Zora Neale Hurston’s Seraph on the Suwanee: Views from 1948 & Beyond
By Nava Atlas | On June 13, 2023 | Comments (0)
Seraph on the Suwanee, Zora Neale Hurston’s fourth and last published novel (1948), was an outlier among her works, which included numerous short stories and ethnographic collections. The reason: it was her only book that was written about white people — specifically, Florida’s “white crackers.”
Exploring the cultural differences between the meek and colorless heroine, Arvay and her handsome, enterprising husband Jim, the novel received mixed-to-positive reviews by the white press.
Some reviewers bent over backwards to praise the fact that a Black writer produced a novel that wasn’t about race issues, bringing to light the lives and dialect of the turpentine people of Florida.
Kirkus Reviews’ succinct 1948 review read: “The colorful Florida ‘cracker’ language holds the mood throughout, and the total effect is one of charm and readability. Recommended.”
On the other hand, The New York Times titled their review “Freud in Turpentine” and wrote: “Arvay never heard of Freud … but she’s a textbook picture of a hysterical neurotic, right to the end of the novel.”
Black reviewers have been generally critical of the novel. I was unable to find full reviews of Seraph on the Suwanee in any Black newspapers from 1948, but commentary about the book by contemporary critics is readily available.
Professor John C. Charles, in a 2009 essay titled “Talk About the South: Unspeakable Things Unspoken in Zora Neale Hurston’s Seraph on the Suwanee” wrote that compared with Their Eyes Were Watching God, Zora’s much lauded and studied, Serpaph:
“… has received a far chillier response and until recently often condemned or dismissed out of hand … Seraph has tended to baffle and disturb even Hurston’s most devoted readers. Critic Mary Helen Washington, for example, dismisses Seraph as ‘an awkward and contrived novel, as vacuous as a soap opera.’ And Bernard Bell expels it from his influential study on the African American novel because ‘[it] is neither comic, nor folkloric, nor about Blacks.’
Late literary critic Claudia Tate, in a 1997 essay titled “Zora Neale Hurston’s Whiteface Novel” wrote, “Despite the tremendous popularity of the works of Zora Neale Hurston over the last two decades, Seraph on the Suwanee is still a marginal work.”
Following are three 1948 sample reviews from the perspective of white reviewers.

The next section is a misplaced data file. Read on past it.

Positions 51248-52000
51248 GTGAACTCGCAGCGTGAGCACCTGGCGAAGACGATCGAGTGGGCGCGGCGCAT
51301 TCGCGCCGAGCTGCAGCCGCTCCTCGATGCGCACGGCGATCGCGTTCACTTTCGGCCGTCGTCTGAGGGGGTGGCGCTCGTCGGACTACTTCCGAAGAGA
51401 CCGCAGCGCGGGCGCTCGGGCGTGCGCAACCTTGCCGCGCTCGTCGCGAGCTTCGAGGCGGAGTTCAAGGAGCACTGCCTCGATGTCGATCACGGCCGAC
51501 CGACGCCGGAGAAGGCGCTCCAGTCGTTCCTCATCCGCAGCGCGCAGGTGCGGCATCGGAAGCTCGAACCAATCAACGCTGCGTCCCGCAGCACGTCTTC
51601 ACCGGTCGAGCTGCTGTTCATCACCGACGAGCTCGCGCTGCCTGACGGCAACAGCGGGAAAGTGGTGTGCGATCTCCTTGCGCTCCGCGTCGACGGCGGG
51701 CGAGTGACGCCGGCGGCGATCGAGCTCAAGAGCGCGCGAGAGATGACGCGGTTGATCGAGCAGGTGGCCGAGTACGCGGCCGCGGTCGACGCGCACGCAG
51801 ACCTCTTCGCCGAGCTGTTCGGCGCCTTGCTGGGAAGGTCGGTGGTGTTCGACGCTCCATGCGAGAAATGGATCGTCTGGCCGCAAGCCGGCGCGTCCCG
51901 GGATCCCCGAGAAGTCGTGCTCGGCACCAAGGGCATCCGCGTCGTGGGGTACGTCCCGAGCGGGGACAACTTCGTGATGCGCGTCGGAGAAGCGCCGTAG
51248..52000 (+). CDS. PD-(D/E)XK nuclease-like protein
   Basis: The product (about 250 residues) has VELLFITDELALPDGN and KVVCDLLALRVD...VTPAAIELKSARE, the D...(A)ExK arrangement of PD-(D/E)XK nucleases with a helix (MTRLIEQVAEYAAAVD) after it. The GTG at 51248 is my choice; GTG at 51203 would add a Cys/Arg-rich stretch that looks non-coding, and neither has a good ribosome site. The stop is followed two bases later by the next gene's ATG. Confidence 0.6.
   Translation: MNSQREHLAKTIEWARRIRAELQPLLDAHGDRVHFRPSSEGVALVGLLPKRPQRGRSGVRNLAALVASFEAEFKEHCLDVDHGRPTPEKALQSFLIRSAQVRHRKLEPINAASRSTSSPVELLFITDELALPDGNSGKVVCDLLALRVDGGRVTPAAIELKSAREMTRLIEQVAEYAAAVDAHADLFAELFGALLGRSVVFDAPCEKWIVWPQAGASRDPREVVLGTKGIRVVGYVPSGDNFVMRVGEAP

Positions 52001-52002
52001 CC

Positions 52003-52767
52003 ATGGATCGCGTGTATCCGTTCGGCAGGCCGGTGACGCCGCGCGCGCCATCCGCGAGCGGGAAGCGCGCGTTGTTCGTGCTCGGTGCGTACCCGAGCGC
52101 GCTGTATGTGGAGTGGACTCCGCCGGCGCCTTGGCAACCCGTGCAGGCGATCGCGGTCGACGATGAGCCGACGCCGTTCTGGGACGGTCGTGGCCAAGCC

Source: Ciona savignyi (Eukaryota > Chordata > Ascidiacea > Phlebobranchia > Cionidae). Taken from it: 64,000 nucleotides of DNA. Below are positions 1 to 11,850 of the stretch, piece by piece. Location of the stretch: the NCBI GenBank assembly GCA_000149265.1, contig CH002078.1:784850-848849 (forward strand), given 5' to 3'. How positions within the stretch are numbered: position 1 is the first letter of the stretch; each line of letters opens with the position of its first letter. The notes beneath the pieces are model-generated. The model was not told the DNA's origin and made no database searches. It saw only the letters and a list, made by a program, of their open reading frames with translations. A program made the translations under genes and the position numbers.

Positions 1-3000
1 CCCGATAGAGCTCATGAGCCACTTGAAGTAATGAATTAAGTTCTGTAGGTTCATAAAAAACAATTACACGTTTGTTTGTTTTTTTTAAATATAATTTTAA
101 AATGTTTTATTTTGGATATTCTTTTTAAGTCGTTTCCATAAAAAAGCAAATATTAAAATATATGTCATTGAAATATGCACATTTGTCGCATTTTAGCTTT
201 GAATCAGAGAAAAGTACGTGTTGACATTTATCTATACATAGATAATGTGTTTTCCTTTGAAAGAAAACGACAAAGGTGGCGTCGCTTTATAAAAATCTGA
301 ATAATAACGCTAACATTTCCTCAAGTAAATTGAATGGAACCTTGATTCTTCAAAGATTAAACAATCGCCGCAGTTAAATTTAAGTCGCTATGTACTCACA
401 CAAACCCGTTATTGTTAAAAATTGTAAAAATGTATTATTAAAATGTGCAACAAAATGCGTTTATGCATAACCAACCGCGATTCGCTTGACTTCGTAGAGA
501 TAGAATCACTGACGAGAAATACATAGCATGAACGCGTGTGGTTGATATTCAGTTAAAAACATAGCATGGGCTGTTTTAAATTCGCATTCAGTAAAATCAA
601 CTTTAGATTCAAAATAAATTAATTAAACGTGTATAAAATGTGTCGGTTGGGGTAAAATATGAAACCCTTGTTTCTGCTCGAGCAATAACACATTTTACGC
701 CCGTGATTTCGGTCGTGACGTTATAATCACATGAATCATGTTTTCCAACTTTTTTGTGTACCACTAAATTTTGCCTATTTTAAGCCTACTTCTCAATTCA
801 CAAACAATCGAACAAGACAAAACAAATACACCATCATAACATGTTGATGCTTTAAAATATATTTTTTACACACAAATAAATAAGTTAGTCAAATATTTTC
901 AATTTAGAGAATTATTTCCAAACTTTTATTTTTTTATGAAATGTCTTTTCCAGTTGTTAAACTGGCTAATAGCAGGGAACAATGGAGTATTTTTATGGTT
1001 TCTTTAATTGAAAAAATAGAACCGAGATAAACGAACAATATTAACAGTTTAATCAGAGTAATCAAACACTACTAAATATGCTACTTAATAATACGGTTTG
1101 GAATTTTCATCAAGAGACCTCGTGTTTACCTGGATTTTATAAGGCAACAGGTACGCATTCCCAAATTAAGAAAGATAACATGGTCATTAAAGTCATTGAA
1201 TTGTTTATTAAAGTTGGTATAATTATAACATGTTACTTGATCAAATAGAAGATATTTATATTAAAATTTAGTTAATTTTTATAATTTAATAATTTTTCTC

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In the Turpentine Country
From the original review by Virginia Oakey in the Richmond (VA) Times-Dispatch, October 24, 1948: Arvay Meserve, heroine of Seraph on the Suwanee, is not a woman one would choose to spend a single evening with, for she is without humor or perception and suffers from pathological timidity. Yet the story of her life is definitely worth an evening or two.
This unenviable creature was born in the turpentine country of West Florida where life, as described by Miss Hurston, is a mean and degrading mistake. A few chapters into the book, Harvey is seduced by and married to (in the space of a summer afternoon) the most sought-after young man in the county, Jim Meserve.
Arvay’s suffering from her near-psychopathic feeling of inferiority is only increased by her excellent marriage. She takes a feeling of guilt to her wedding bed, for she has lived in mental adultery with her sister’s husband for several years. Now she lives in fear of the exposure of her secret.
The first of Arvay’s children is an imbecile. She believes this to be her punishment, so she decides the boy must remain with her — a decision that results in one of the most tragic incidents in the story.
Two other children are born to Arvay and her “high-toned, independent, money-making” husband. They are handsome, intelligent children; Arvay never believes herself worth of them, nor of her husband.
This goes on for twenty years. Jim Meserve’s patience is exhausted; yours certainly will be, too. However, those years aren’t without drama, and occasionally, in spite of Arvay, considerable humor. Arvay is forced to face herself. This she does with her customary cowardice until a death and a storm intervene —and she is equal to both.
Miss Hurston writes authoritatively of the “teppentine” (turpentine) country, the citrus belt, and life aboard a shrimping boat, all of which provide a background for Arvay’s “high-Christian” humility. The author has caught the patois of those areas; it’s colorful, often crude, and frequently poetic.
She writes of “the raw-head-and-bloody-bones of lonesomeness” and of a young girl dressed in her best clothes “looking as if she had wallowed in a rainbow.” In one instance “the hours stumbled by on rusty ankles.” In another, hours were like “raw, bony, homeless dogs — whining of their emptiness.”
“Teppentine” people do not say “She has eaten humble pie.” They say, “She has been to hell’s kitchen and licked out all the pots.” Indirect action they describe as “hitting a straight blow with a crooked stick.” A person who is living beyond his means is “giving a mighty high kick for a low cow.”
Despite Arvay’s meagre spirit, Miss Hurston has written a book that is extremely pleasant company.
Way Down Upon the Suwanee River
From the original review of Seraph On The Suwanee by Lewis Gannett in The Mirror (Los Angeles), October 18, 1948: I wish that Zora Neale Hurston had more to say in her new novel, for I love the speech rhythm with which she can make anything she writes a delight.
This is a story about a Florida cracker girl named Arvay and her ways of loving Jim Merserve. You could say about Miss Hurston’s story what Jim says about Arvay: she “took long enough to stumble round the teacup to get to the handle.”
Sawley on the Suwanee, where courting was public